The biggest thing that the Captain picked up though as the 1950s drifted forlornly into the 1960s since the drugs could only take him so far was the idea of the road, the road constantly travelled, in the end the idea of being “on the bus” that he grabbed straight off from Kesey and his Merry Pranksters about 1964, 65. Kesey’s bus, a converted real live yellow brick road school bus, the Further On was a combination floating commune for the aimless homeless young who could not deal with the nine to five world, a moving concert hall complete with state of the art sound system that could handle the explosive new music coming out of the Bay area (the uprisings of the Doors, the Dead, Jefferson Airplane and a million other acts which the impresario Bill Graham put on at the Fillmore West and other locales), a dope-infested caravan with every kind of dope from LSD to horse to grass to bennies and back, and a free-lance free sex sex parlor. That idea or series of ideas attracted the Captain and after a short stay on Kesey’s bus he broke out on his own like a lot of people were starting to do and put together his own bus. Whereas say in 1965 Kesey’s bus would have been subject to talk by hipsters and gawks by the tinny tourists by the time the Captain put his bus together named Jade Karma there were many roaming up and down the Coast highway looking, well looking for something. That was the time, after he picked a few acolytes, a few fellow-travelers if you like, grabbed a girlfriend, Mustang Sally (Susan Stein, Bryn Mawr Class of 1960, who gave him all the trouble of heart and mind he ever needed since she was truly a free spirit and free with her love, Jonathan Fuller one night, one laced LSD night, transformed himself into Captain Crunch.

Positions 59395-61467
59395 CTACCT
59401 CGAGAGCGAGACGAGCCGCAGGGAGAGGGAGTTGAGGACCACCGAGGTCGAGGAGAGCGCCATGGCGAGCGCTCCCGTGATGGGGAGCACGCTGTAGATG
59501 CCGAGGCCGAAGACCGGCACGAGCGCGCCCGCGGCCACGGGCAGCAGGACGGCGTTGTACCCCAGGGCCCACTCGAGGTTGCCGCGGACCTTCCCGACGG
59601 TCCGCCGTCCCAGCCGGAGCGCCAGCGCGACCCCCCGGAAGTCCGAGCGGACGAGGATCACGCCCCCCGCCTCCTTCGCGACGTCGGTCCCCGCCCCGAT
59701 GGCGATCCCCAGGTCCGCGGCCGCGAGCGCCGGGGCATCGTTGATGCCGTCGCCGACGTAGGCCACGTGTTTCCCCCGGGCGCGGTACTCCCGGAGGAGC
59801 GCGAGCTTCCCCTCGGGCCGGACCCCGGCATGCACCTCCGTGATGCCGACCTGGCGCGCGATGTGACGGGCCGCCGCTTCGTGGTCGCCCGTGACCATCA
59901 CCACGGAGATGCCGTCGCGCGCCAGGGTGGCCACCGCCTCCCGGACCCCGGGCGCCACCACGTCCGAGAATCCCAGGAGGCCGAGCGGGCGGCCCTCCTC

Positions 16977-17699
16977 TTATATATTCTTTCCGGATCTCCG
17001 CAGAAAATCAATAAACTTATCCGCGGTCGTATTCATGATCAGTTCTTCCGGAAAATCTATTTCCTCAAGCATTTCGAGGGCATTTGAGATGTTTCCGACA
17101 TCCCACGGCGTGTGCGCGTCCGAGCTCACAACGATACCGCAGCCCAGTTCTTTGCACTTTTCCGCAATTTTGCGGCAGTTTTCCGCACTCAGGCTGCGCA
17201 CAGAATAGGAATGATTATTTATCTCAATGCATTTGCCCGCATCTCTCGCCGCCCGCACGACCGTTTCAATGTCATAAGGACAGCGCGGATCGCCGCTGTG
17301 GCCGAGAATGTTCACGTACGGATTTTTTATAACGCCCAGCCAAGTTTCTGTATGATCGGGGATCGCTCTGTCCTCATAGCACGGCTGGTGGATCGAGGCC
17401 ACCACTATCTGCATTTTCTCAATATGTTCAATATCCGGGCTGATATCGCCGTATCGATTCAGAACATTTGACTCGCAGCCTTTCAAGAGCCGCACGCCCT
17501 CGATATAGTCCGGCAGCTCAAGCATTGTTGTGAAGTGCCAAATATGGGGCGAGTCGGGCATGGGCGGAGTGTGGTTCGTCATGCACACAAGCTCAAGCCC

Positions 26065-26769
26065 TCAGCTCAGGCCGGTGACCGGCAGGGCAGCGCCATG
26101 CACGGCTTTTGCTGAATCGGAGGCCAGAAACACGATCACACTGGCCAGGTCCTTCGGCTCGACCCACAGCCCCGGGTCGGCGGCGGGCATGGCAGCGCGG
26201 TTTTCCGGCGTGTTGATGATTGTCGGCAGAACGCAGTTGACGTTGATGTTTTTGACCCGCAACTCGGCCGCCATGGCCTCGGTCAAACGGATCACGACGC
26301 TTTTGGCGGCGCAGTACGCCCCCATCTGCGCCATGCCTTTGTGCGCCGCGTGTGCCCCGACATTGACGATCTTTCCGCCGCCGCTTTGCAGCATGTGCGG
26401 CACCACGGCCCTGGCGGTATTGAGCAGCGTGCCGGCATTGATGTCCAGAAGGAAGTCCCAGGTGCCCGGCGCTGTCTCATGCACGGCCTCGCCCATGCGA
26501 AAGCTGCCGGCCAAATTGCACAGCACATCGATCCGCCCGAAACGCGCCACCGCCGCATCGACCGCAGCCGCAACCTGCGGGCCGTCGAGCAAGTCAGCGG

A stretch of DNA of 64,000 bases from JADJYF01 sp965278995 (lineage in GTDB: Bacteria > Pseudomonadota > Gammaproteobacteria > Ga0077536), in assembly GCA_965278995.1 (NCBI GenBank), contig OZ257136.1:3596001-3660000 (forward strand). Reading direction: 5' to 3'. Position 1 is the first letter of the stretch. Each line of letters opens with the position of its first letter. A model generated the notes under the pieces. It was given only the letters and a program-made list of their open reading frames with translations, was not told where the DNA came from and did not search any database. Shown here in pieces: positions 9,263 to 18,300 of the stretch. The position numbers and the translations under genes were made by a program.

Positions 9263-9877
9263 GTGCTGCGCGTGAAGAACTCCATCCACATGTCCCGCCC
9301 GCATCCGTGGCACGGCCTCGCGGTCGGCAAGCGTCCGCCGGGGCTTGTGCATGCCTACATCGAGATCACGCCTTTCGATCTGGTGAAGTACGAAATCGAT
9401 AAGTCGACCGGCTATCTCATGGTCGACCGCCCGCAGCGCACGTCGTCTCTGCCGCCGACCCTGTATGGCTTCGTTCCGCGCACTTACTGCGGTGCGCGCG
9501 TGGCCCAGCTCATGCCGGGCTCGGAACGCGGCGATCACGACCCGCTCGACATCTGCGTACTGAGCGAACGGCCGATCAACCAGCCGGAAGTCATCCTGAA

This is where Bart and Sam (and later others from Carver, Josh from Olde Saco, the late Pete Markin from North Adamsville and many others) enter the story. They like half their freaking generation were restless, bored with what was ahead for them in the nine to five world, worried about draft status and the social situation and decided mostly from what they read in Kerouac, mostly On The Road and Big Sur  and what they heard was happening on the West Coast to hitchhike out. Sam and Bart had gone out together after Frankie Riley also from Carver and a friend of theirs had gone out and had met up with the Captain and the bus in Golden Gate Park one summer day in 1967. So they had gone out, hitched themselves to the bandwagon and travelled with the Captain up and down the coast.